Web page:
GOODE to expand Living Wage & Healthcare Benefits Law

After voters overwhelmingly approved the change to the Philadelphia Home Rule Charter by more than a 7 to 3 margin last Tuesday, I decided to broaden the impact of the living wage and benefits standard ... so I introduced the Leaseholder Wage and Benefits Bill last Thursday to broaden the definition of employers subject to the New Minimum Wage and Benefits Ordinance.

The New Minimum Wage and Benefits Ordinance requires City-supported employers to pay at least 150% of the federal minimum wage to its employees. It also mandates that if the employer provides healthcare benefits to any of its employees, the employer shall provide each full-time employee healthcare benefits at least as valuable as the basic healthcare benefits that are provided to the employer’s other full-time employees. There is an exemption for small businesses. Employers subject to the ordinance include:

(1) The City of Philadelphia, including all its agencies, departments and offices.

(2) For-profit Service Contractors, which receive or are subcontractors on contract(s) for $10,000 or more from the City in a twelve-month period, with annual gross receipts of more than $1,000,000.

(3) Non-profit Service Contractors which receive or are subcontractors on contract(s) from the City of more than $100,000 in a twelve-month period.

(4) Recipients of City leases, concessions, or franchises, or subcontractors thereof, which employ more than twenty-five (25) employees.

(5) City financial aid recipients. Compliance shall be required for a period of five years following receipt of aid.

(6) Public agencies, which receive contract(s) for $10,000 or more from the City in a twelve-month period.

The Leaseholder Wage and Benefits Bill amends the New Minimum Wage and Benefits Ordinance to establish that a tenant or leaseholder of a City Financial Aid Recipient who occupies property or uses equipment or property that is improved or developed as a result of the City aid shall be considered a “City Financial Aid Recipient” and shall be covered for the same period as the City Financial Aid Recipient of which they are a tenant or leaseholder.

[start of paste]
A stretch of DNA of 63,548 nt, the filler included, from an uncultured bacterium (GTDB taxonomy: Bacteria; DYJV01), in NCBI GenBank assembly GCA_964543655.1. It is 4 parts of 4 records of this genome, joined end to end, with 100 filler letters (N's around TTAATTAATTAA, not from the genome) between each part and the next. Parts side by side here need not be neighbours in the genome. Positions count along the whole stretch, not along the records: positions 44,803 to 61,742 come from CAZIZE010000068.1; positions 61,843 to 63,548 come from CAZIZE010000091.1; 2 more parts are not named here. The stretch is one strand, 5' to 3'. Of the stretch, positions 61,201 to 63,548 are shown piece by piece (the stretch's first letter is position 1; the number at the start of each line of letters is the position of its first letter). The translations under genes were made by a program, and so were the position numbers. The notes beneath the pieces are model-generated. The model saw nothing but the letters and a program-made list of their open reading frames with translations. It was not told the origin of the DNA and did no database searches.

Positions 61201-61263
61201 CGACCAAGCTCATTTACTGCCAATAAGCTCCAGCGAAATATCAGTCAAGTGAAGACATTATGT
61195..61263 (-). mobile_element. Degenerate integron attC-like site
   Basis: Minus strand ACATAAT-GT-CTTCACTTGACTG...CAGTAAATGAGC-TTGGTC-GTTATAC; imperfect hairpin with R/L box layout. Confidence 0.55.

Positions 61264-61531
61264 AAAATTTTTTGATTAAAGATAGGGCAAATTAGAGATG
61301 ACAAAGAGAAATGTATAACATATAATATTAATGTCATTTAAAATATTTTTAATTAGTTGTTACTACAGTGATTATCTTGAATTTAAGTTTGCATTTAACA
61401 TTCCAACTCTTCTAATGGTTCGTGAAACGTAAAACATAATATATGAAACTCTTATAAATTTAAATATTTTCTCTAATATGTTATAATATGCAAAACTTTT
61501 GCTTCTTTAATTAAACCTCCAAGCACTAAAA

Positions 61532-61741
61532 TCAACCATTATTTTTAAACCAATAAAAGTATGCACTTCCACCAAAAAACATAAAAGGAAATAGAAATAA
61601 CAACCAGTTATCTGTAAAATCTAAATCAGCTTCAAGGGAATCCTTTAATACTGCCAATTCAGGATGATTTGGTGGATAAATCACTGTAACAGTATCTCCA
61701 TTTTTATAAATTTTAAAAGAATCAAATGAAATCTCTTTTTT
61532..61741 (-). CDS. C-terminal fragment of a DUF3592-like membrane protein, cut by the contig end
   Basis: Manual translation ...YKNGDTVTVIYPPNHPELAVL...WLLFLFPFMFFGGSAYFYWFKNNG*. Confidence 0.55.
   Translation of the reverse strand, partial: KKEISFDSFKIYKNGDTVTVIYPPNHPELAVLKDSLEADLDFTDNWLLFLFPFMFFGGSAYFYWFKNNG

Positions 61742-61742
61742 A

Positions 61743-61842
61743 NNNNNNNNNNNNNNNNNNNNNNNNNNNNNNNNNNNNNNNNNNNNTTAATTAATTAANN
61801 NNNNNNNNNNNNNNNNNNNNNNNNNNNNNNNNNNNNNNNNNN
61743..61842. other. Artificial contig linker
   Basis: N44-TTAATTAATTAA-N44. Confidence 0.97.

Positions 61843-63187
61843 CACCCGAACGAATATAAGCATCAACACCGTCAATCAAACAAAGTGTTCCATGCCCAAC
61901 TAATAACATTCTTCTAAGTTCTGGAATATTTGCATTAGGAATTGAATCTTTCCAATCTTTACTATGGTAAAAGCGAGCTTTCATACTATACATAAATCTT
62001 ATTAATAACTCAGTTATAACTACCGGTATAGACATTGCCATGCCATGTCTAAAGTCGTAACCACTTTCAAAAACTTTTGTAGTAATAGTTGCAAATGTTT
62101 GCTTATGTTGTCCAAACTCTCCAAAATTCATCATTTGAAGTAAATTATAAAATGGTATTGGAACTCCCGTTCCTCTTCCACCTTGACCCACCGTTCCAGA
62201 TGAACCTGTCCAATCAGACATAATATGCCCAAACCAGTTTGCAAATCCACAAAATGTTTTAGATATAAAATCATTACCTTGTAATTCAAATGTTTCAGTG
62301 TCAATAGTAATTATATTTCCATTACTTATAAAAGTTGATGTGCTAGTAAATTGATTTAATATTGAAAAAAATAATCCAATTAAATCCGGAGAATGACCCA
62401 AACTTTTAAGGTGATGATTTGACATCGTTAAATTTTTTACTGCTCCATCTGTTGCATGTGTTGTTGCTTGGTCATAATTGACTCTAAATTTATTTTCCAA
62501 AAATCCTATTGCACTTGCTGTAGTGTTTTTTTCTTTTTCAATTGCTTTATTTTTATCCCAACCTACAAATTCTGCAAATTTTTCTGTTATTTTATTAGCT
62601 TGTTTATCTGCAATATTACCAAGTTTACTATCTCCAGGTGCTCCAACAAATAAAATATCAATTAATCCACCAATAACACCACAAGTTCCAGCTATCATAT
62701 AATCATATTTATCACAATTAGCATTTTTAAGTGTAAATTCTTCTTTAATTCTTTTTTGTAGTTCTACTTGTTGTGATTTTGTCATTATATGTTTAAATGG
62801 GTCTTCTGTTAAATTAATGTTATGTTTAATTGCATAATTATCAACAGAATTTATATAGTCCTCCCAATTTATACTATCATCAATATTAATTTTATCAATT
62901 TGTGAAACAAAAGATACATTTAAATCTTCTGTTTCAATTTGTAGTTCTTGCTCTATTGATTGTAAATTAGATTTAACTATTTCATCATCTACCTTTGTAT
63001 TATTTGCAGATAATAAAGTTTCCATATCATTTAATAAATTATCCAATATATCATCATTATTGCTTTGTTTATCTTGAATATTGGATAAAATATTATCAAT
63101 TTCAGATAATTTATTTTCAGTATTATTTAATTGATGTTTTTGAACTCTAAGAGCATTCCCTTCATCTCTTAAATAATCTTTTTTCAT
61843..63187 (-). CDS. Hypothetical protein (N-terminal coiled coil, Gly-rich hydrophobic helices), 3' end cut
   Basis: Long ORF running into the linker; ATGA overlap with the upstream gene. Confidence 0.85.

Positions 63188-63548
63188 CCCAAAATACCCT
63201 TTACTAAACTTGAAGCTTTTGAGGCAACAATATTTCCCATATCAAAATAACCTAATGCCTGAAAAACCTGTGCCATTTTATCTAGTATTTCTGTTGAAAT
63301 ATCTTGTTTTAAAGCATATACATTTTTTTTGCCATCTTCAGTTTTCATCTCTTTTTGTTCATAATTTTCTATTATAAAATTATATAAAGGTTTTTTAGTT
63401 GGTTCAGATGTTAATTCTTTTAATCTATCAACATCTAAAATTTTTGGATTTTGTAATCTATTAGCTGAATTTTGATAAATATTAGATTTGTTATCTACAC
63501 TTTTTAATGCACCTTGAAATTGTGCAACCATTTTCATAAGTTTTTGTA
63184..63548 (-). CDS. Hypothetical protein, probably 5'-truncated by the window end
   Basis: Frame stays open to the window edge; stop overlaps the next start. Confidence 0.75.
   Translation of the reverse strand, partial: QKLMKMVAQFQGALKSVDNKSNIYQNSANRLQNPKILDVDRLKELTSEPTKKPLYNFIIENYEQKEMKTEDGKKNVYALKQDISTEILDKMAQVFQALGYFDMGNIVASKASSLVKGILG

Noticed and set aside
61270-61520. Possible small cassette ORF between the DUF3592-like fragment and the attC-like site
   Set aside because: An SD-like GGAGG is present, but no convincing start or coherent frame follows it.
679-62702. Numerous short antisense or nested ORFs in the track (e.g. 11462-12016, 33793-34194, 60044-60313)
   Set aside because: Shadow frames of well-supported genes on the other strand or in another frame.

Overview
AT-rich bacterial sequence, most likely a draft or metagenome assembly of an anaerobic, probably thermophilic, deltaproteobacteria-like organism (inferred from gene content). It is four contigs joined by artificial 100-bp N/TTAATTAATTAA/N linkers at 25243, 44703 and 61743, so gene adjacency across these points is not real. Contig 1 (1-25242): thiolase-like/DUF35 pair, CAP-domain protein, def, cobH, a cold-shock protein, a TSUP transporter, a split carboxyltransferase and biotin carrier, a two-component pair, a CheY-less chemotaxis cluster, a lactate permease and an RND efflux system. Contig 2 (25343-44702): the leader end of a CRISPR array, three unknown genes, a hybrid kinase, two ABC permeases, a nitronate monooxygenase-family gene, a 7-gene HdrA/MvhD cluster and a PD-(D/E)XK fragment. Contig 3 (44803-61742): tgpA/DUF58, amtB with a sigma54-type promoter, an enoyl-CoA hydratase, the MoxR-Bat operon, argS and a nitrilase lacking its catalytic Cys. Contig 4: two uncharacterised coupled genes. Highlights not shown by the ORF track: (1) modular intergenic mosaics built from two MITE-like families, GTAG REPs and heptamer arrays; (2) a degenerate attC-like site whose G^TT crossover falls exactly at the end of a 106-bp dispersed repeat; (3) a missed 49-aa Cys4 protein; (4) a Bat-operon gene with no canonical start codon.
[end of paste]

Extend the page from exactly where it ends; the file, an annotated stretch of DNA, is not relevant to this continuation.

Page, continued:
The purpose of the original law was to assure that as many employees as possible within the City of Philadelphia earn an hourly wage that enables them to live with more dignity and increased economic self-sufficiency. The City contracts with many businesses and organizations to provide services to the public, and provides financial assistance to developers for the purpose of promoting economic development and job growth. Such public expenditures should also be invested in a better community economic standard. The use of City funds to provide better wage jobs will decrease poverty, increase consumer income, invigorate neighborhood businesses and reduce the need for taxpayer funded social service programs. The local minimum wage standard is based on existing local and state job creation tax credit laws and this new amendment will broaden its impact.

This sounds great, Councilman

I'm just wondering, though, what kind of penalties will there be for noncompliance, and what office-holder or agency will be responsible for enforcement? Also, it would be great if employees denied the living wage would have the right to sue for back wages, with their attorneys able to collect attorney fees. Is anything like that included?

Thanks, Stan - it's all there! :)

The penalties are currently determined by the Finance Director - up to debarment - and City Council can recommend penalties, up to debarment, forcing the Finance Director to act (Bill 090579).

The Office of Labor Standards is the primary agency responsible for monitoring and compliance but the recent Charter amendment gives City Council the power to create an enforcement agency, including City Council itself (Resolution 090610).

Employees do have a right to private action to get back pay under the original ordinance (Bill 050234).


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